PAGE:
In terms of its historical and cultural significance, it is perhaps the Carlton Football Club’s most valued photograph.

The small black and white image features players and officials of both Carlton and Lake Tyers Aboriginal Station football teams, together with local elders and children, posing for posterity on the old dark Navy Blues tour to the Gippsland Lakes region more than 100 years ago.

The gathering of the two groups coincided with the staging of what Melbourne writer and researcher Athas Zafiris believes is the first ever Australian Rules match involving a League team and an Indigenous side (Carlton and Lake Tyers) on Tuesday, September 16, 1913.

According to Zafiris, the match is the earliest known of its type.

“So many games involving Aboriginal and non-Aboriginal teams in other competitions have been played, but this is the earliest game I can find involving an Aboriginal team and an elite League team,” Zafiris said.

Players and officials of both Carlton and Lake Tyers Aboriginal Station football teams, together with local elders and children, 1913. (Photo: Carlton Media)

That landmark game was played in the township of Cunninghame (later renamed Lakes Entrance), some 330 kilometres east of Melbourne.

Regrettably, the photograph is not captioned, and the identities of all those who took to the field – including the two players wielding boomerangs and the Aboriginal boy nursing a football - are not known. It can only be assumed that Jack Wells, the Carlton Captain Coach of 1913, led the tourists, amongst whose ranks were the likes of Alf Baud, George Bruce, George Challis (later killed by a German artillery shell in The Great War), Harry Haughton and Jim Marchbank – a brother to the great grandfather of current player Caleb Marchbank.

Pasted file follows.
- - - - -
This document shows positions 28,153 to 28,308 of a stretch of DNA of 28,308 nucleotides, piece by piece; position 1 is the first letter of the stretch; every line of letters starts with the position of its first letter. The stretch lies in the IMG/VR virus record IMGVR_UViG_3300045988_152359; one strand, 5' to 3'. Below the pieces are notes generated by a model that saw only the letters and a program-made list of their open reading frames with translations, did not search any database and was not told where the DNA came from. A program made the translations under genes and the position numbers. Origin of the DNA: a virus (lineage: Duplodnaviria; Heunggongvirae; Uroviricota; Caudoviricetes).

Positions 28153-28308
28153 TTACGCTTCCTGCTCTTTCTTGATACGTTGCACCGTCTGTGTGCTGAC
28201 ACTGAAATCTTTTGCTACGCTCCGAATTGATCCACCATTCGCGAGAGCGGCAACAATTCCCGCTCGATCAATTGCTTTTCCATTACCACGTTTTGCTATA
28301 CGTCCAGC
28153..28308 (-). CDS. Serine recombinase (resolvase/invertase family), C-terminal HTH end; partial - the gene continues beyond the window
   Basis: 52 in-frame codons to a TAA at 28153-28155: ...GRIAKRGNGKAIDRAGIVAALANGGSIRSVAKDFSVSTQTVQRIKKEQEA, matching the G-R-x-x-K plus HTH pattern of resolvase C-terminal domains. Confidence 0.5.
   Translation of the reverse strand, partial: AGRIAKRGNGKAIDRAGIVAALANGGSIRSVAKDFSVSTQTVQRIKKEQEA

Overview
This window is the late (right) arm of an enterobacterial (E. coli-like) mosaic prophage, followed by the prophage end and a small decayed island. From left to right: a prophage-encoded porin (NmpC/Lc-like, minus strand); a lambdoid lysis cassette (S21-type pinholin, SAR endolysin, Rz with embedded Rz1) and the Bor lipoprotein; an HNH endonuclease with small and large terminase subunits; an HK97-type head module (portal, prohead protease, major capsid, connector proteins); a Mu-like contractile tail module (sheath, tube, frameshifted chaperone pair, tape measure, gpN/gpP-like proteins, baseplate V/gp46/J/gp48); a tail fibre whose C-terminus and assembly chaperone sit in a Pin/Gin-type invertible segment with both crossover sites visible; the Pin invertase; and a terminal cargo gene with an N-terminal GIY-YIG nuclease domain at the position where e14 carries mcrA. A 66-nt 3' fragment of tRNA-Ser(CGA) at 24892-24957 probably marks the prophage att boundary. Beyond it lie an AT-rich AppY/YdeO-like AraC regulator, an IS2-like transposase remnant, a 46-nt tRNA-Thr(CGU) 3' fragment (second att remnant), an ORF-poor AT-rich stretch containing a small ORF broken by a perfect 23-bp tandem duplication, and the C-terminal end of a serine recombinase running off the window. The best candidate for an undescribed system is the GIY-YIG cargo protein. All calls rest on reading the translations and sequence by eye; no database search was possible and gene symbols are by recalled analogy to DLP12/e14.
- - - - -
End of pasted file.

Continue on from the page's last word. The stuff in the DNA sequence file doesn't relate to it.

In truth, Carlton’s Gippsland Lakes regional tour shouldn’t have eventuated. The players had originally factored in Sydney, but abandoned the trip “owing to small-pox still flourishing in the sister capital” as reported in The Australasian of September 1913.

Two weeks ago, whilst scouring the online search engine Trove, Zafiris stumbled onto the Carlton-Lake Tyers match report, penned by “Mercury” for the September 25, 1913 edition of the Maffra Spectator.

The report is as follows;


A match was played on Tuesday of last week at Cuninghame by Carlton against an 18 of Lake Tyers aborigines. In order to play, the latter had to travel by foot from the station, nearly 10 miles distant, and return the same day – also per foot. This probably constitutes a record in enthusiasm for a match, and the gins, with piccaninnies in their arms, came in large numbers to witness the contest. The blacks wore light-blue guernseys with gold sashes, and a few had white knickers this being a further indication of their love for the Australian national game, since those uniforms were purchased by themselves out of very meagre allowance. This being the first time the natives had been honored by a game against a League team, great excitement prevailed, the gins being most enthusiastic, frequent cries from them of “Well done Norman,” “Played Gordon,” “Buck in Harold,” “Well played Lawrence,” showing their appreciation, as well and the blacks’ fancy for high class Christian names. The natives started off wearing boots, which, being without studs, were soon discarded; and proved that they had a good knowledge of the finer points of the game, their pace, marking, hand-passing and kicking being at times fine; whilst they played with combination. Their imitative faculties will cause this game to be of educative value to them, but lack of weight as a team will always be their drawback. Whilst the gins exhibited a thorough knowledge of the game, which they followed with keen interest and complimentary references to good play, less elegant expressions of contempt showed that the blacks have assimilated all the worst points of the white barracker also. After the match the Carlton manager presented the team with the ball to carry back with them to the station, also supplying the company with provisions to speed them on their long, and at this stage, weary journey. Just prior to the game one of the blacks was arrested, charged with a technical offence, but the good offices of the Carlton team subsequently secured his release on bail.